Home » For and about students » Techne Community » Techne Students list » TECHNE Students 2017-18 » Rebecca Atkinson
AHRC Techne funded doctoral student
Exploring the role of Music Therapy in enhancing the lives of children with Neuronal Ceroid Lipofuscinosis (Batten Disease)
Year of enrolment: 2017
Supervisor: Professor Adam Ockelford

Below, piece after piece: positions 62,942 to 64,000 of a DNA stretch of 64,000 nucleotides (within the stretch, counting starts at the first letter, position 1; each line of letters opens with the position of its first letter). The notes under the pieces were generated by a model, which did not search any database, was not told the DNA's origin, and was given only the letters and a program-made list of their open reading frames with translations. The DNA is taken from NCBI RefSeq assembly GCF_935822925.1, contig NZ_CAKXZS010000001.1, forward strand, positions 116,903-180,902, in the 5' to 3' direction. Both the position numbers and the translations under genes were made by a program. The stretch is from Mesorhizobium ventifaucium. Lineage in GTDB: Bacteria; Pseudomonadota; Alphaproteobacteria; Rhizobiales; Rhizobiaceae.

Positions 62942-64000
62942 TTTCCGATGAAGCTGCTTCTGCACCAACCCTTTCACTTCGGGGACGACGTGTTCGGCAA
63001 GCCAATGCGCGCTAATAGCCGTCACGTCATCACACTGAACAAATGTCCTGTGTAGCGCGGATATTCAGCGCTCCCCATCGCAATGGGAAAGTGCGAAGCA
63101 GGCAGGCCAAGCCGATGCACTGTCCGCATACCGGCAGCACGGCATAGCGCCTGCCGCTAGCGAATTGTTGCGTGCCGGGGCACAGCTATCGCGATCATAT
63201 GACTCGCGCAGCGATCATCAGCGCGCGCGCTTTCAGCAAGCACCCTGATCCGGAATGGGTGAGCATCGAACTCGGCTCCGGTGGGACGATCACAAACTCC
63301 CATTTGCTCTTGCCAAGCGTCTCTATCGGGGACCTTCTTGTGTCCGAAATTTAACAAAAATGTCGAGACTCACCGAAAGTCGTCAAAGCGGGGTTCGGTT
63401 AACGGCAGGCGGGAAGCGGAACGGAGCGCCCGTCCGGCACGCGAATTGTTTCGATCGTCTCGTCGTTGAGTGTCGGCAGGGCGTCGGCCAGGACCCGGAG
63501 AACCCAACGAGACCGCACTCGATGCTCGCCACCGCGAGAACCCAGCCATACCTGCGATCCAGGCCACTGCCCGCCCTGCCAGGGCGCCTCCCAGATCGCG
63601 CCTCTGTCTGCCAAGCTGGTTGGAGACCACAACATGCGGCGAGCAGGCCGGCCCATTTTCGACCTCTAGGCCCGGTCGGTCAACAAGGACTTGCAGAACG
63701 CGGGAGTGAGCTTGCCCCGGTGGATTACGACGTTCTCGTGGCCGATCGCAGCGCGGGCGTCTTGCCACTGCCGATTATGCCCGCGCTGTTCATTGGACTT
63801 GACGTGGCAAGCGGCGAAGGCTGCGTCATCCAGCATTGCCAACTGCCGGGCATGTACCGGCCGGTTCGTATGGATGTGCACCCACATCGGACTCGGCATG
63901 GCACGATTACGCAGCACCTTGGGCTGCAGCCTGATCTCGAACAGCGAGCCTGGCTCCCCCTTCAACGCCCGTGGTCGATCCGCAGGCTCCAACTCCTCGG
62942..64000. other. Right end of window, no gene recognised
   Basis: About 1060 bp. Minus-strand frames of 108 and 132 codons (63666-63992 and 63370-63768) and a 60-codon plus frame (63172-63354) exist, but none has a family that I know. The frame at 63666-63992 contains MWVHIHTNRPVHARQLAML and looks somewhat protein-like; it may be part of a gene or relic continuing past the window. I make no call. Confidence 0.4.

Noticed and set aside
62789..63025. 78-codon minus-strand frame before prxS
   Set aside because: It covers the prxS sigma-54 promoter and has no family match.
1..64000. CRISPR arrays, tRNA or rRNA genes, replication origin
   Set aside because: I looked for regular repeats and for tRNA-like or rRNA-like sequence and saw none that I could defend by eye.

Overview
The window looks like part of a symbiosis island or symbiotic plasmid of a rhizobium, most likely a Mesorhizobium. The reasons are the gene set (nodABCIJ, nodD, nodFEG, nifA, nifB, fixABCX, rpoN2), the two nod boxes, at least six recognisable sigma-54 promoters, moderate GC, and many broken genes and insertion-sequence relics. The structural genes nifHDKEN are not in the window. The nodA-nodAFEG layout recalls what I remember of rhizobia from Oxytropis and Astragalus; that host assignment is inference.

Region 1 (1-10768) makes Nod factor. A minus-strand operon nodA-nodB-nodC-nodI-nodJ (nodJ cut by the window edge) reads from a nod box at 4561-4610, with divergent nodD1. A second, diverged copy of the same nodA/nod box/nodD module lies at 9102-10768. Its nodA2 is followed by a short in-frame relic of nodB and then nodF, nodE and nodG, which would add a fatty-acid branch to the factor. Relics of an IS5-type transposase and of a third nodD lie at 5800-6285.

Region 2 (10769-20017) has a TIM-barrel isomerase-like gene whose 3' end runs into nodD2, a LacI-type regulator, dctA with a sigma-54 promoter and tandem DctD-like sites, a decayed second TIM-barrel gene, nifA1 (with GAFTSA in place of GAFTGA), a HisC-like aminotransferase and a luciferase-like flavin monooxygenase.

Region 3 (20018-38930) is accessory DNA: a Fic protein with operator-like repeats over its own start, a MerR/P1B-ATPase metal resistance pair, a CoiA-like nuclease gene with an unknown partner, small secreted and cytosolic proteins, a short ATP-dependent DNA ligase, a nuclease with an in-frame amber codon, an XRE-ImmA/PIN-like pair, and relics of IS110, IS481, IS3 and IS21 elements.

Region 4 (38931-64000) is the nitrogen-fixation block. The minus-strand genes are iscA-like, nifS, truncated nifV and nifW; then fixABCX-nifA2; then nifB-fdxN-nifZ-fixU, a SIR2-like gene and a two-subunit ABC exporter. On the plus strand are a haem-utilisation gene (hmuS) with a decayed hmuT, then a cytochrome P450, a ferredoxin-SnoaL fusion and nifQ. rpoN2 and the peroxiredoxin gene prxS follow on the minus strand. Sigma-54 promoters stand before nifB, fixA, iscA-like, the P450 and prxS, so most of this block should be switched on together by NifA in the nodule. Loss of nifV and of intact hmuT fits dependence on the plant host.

The study investigates the potential impact of music therapy on enhancing the lives of children with Batten disease, a form of childhood dementia that causes blindness, epilepsy, profound cognitive decline and premature death. There is currently no known cure; however recent studies (Elmerskog, 2016) have shown that music can have a significant effect on the lives of these children.The study specifically aims to ascertain the extent to which music can have a positive impact for children in their varying stages of Batten Disease, by focusing on how music interventions can help to promote (a) the maintenance of expressive communication when speech is in decline (or has ceased); (b) a dayto‐ day understanding of what is occurring, where, with whom and when; (c) the recall of memories; (d) social inclusion through musical participation, and importantly (e) a sense of emotional well‐being and support as the disease progresses to its inevitable end.Over the course of two years, 12 UK children with Batten Disease in music therapy sessions will be observed systematically and data will be gathered using the Sounds of Intent framework and a music therapy assessment tool to track the children’s progress. Parents and professionals will also contribute to the data collection process by submitting video diaries, and throughout the project, new music resources will be devised, trialled and made available to parents and professionals to use throughout the research.From the findings, a resource package of online resources, education tools, and activities will be disseminated following the research, and the new knowledge and skills gained will benefit not only those children involved in the project directly, but also future generations of young people affectedwith Battens Disease.